Do mobile devices make your employees more productive or give them an excuse to goof off all day? Would a glass of wine at lunch make them happier? And is FarmVille just an annoying Facebook popup or a brilliant marketing tool? Here's a closer look at some of the latest small-business surveys.
Do you really know what your employees are doing with their smartphones, tablets and other mobile devices at work? A Harris Interactive survey, commissioned by video support provider Qumu, polled 2,500 Americans about what they think people are doing on their mobile devices at work that they wouldn't do on their work computers. The suspected activities included:
- Looking for another job: 52 percent
- Visiting an online dating website: 47 percent
- Researching an STD: 37 percent
- Shopping for lingerie: 33 percent
- Investigating plastic surgery: 20 percent
The survey also uncovered the top ways people assume their coworkers are sneaking peeks at their mobile devices at work, including:
- Hiding their mobile devices under the table: 47 percent
- Going to the restroom (or pretending to): 42 percent
- Hiding their mobile devices in their folders, notebooks or papers: 35 percent
- Pretending to tie their shoes: 9 percent
- Creating a distraction: 8 percent
And 64 percent actually admit to "watching online videos," which I'm assuming are not all from the Disney Channel.
La Dolce Vita
American workers are twice as likely as their Italian counterparts to say they're "very stressed," according to a survey by Italian beer company Birra Moretti. Maybe that's because, as the study found, fewer than 20 percent of us actually use our full lunch hour, while 100 percent of Italians do so.
Not only are Italians eating their lunch, they're truly enjoying it. Nearly half (48 percent) of Italians were "inclined" to order alcoholic beverages at lunch. In contrast, just 20 percent of Americans were similarly "inclined." Wanna bet they're also the ones who take their full lunch hour?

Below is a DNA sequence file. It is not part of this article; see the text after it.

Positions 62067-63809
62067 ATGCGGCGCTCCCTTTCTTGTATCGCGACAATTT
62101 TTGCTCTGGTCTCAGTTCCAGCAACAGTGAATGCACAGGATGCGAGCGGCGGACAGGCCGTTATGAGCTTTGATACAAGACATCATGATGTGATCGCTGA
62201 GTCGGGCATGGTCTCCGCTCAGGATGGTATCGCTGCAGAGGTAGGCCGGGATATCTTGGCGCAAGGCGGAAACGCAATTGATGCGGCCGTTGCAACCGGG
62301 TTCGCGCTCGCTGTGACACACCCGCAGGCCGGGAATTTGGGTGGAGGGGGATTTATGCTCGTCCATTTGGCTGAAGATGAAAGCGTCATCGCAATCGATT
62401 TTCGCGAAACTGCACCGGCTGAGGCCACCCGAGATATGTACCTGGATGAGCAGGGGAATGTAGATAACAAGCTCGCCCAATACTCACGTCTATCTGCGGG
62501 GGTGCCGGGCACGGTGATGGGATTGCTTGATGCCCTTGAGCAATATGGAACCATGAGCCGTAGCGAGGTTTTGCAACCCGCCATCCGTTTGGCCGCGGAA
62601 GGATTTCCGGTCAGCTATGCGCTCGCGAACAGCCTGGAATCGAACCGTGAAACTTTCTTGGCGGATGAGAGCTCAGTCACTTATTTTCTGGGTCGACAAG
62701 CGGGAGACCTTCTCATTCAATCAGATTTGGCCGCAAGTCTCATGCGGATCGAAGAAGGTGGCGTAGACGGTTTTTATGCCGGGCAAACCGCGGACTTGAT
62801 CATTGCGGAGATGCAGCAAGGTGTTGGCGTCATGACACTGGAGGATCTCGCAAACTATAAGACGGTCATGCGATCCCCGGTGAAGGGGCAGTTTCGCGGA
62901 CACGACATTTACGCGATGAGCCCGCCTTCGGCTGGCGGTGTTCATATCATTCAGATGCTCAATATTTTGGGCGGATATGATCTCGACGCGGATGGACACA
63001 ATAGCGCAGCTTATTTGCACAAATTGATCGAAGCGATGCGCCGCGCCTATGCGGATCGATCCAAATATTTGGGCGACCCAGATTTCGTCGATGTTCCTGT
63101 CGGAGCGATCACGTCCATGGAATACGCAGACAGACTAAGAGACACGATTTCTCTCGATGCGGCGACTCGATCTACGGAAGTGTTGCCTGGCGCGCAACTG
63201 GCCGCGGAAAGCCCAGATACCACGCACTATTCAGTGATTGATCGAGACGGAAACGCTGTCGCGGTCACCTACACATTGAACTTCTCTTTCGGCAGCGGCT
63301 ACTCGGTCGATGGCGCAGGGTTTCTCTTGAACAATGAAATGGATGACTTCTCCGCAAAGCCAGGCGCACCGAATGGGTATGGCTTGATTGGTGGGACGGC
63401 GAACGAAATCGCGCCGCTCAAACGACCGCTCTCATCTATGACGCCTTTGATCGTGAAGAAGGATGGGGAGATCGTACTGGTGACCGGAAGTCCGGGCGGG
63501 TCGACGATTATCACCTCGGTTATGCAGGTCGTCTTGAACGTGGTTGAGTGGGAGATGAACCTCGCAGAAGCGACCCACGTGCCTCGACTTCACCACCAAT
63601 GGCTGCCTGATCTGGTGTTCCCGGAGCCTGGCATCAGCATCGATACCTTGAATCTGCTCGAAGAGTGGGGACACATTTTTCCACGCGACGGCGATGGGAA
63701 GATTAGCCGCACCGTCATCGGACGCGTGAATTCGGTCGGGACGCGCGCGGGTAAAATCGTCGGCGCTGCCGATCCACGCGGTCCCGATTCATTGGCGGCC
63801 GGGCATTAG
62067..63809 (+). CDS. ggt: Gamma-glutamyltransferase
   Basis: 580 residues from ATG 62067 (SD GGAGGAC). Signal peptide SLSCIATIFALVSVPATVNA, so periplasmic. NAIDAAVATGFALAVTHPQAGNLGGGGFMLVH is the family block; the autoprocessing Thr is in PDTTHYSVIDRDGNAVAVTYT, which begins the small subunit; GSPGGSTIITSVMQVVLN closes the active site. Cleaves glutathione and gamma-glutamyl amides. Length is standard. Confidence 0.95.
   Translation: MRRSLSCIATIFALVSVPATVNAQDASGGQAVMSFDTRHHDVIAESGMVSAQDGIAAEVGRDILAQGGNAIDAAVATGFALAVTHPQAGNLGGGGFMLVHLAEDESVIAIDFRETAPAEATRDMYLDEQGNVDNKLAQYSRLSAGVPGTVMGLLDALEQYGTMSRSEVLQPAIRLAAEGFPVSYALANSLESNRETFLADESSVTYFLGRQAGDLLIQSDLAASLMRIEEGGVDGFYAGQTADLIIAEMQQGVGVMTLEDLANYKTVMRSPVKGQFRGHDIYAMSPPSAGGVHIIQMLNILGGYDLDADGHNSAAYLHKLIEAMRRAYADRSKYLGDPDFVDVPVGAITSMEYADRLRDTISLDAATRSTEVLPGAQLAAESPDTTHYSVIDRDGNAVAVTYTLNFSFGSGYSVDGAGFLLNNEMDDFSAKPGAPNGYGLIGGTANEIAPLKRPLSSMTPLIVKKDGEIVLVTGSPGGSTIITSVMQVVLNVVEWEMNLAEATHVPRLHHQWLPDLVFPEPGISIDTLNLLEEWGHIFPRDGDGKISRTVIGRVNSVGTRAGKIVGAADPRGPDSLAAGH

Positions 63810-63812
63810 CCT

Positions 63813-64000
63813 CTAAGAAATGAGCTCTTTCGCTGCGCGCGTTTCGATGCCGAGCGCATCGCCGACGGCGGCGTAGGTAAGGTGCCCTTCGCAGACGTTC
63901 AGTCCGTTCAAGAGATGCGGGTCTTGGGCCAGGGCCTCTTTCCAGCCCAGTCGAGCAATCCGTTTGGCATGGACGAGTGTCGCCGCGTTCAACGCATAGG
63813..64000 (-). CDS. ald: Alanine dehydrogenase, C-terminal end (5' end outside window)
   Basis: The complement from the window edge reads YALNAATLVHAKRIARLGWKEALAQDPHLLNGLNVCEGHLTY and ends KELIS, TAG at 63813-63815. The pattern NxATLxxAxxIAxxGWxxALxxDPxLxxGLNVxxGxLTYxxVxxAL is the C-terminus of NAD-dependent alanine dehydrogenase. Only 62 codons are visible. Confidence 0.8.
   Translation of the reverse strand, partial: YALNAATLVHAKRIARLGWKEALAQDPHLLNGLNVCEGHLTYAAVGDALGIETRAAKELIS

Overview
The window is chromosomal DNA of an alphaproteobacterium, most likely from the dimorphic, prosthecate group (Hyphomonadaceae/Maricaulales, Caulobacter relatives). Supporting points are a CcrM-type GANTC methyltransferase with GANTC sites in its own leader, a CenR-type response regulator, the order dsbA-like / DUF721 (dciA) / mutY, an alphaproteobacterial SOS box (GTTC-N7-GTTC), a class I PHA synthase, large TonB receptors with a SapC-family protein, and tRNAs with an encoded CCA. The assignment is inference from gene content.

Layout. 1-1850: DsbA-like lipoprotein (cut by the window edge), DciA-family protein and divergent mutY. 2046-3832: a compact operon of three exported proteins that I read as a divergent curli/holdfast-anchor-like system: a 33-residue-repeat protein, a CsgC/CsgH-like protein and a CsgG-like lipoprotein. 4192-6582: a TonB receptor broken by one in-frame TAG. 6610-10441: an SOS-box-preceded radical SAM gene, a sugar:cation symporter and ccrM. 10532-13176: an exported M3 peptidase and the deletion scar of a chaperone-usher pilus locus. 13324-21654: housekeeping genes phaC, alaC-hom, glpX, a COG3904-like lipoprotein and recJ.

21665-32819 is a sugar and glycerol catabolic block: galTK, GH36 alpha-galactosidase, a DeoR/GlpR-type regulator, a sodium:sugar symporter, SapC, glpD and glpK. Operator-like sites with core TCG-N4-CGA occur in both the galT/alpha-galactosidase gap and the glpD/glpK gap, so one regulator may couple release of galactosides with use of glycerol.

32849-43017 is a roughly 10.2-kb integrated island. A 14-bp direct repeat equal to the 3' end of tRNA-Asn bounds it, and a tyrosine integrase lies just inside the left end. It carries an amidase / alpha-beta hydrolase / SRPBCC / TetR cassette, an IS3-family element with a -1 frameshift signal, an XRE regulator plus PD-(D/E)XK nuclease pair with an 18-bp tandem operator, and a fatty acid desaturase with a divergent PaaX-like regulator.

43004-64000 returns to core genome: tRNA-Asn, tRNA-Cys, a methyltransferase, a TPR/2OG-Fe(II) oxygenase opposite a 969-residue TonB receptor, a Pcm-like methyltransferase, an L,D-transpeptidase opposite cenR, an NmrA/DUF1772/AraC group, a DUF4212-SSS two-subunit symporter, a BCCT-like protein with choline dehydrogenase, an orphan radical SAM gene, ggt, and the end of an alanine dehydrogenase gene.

Some 250 million Americans play "casual" or "social games" like FarmVille and Mafia Wars. But 84 percent of U.S. marketers have no plans to take advantage of these games' marketing potential in the next year, according to a new survey by Forrester Research. The casual gaming audience is an attractive market for businesses -- 59 percent of adult social gamers are women and 30 percent are Gen X.
How can your small business take advantage of this ripe audience? Don't worry about developing your own game -- instead, jump on the bandwagon of the existing ones with a big fan base. You might try offering currency in the games as a prize for contests or a reward when customers take actions such as liking you on Facebook or signing up for a newsletter.
Admit it, you know how addictive these games can be. You might as well profit while you're playing -- er, doing your "research."
Rieva Lesonsky is CEO of GrowBiz Media, a media company that helps entrepreneurs start and grow their businesses. Follow Rieva at Twitter.com/Rieva and visit her blog at SmallBizDaily.com. Visit her website SmallBizTrendCast to get the scoop on business trends and sign up for Rieva's free TrendCast reports.